Sam: Yes, of course. That’s the thing that’s really sad that happened to a lot of owners of some very nice high-quality rugs. As we all know the style sense in America has changed drastically in the last 20 years, 15-20 years especially, in the last 10 especially. It’s gotten very casual. It’s gotten very modern. It’s gotten … the colors have changed. It’s not traditional or classic. Colors are not as popular. It really is a trendy thing today as far as popularity.

Rugs come and go on popularity, like art or like antique furniture. They’re all experiencing the same kind of things. Yes, things that are more dressy, more complex, more colorful have suffered. I’ve definitely have changed my values on rugs lately because of what’s happening out there as far as popularity.

Difficulty of Liquidating a Rug 

John: Like you said, it probably depends as well on what they’re planning to do with that rug. If they’re planning on trying to turn right around and sell that, then obviously that a rug that’s not trending in style would be worth less. But if they’re just looking to have it appraised for a value for insurance purposes, maybe would be worth a little bit more because they’d have to get an equivalent type of rug from that they’d have to buy new, whatever, if it got destroyed in some way.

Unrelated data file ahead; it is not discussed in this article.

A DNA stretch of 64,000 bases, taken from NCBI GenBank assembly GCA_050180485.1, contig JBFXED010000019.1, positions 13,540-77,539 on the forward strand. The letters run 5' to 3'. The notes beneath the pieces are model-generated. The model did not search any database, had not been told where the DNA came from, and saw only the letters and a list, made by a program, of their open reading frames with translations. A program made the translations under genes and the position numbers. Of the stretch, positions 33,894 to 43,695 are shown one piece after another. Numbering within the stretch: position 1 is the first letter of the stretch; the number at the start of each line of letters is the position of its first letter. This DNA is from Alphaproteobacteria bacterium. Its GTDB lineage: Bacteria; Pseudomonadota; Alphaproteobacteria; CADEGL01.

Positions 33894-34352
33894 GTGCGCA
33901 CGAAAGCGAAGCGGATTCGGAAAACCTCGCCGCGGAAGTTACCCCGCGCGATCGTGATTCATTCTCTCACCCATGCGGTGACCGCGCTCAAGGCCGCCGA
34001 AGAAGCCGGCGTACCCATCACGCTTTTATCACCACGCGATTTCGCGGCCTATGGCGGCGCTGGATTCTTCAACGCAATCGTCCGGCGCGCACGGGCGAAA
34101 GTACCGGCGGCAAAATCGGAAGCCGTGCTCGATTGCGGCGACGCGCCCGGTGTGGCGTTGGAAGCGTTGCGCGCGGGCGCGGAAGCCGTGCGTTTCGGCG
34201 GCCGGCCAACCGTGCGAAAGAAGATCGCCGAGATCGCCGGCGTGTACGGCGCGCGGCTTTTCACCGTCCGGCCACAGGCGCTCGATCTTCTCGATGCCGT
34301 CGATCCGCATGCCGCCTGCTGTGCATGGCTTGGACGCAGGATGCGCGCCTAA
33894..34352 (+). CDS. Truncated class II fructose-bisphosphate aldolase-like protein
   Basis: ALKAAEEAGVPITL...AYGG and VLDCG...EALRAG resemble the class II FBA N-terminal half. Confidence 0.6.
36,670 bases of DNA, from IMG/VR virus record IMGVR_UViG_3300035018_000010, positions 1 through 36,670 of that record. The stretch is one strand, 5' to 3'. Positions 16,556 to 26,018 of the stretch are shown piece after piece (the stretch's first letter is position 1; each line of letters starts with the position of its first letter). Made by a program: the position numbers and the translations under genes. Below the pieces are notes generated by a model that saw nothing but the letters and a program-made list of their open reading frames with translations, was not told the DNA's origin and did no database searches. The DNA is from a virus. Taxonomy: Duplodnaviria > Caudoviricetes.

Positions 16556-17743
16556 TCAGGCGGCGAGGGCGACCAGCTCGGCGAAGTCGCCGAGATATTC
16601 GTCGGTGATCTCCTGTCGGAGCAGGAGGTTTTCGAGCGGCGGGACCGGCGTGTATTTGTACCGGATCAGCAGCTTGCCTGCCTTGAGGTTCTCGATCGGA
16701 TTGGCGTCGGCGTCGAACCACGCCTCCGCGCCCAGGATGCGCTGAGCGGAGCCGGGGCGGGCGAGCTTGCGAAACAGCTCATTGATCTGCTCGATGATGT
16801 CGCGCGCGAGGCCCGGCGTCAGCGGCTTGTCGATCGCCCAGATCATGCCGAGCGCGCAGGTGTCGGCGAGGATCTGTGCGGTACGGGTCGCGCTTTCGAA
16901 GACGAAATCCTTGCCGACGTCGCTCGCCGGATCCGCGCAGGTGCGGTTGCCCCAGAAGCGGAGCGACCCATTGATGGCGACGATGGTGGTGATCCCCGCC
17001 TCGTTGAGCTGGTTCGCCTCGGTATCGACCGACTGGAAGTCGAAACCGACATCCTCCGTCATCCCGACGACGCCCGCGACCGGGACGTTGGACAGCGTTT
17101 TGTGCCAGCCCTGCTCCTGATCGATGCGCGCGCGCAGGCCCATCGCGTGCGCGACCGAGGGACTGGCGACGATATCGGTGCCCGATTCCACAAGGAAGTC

Sam: That’s correct, John. That’s very, very, very right on. It’s something I think a lot of people don’t understand how difficult it is to liquidate a rug and to get decent value out of it. It’s a very tough challenge today. The world has changed dramatically. For us as far as rug dealers and being able to resell rugs has been more challenging.

John: All right. That’s really great information, Sam. Thanks again for speaking with me today.

Sam: All right, John. My pleasure. Thank you.

John: For more information about Sam, The Rug Gallery and Oriental rugs and carpets, visit That’s rug gallery C-I-N-C-Y dot com or call 513-793-9505. Make sure you catch the latest episodes by subscribing to this podcast on iTunes. If you could take the time to give us a review as well, we’d appreciate that. I’m John Maher, see you next time on The Rug Gallery.

Categories: Ask Sam, Rug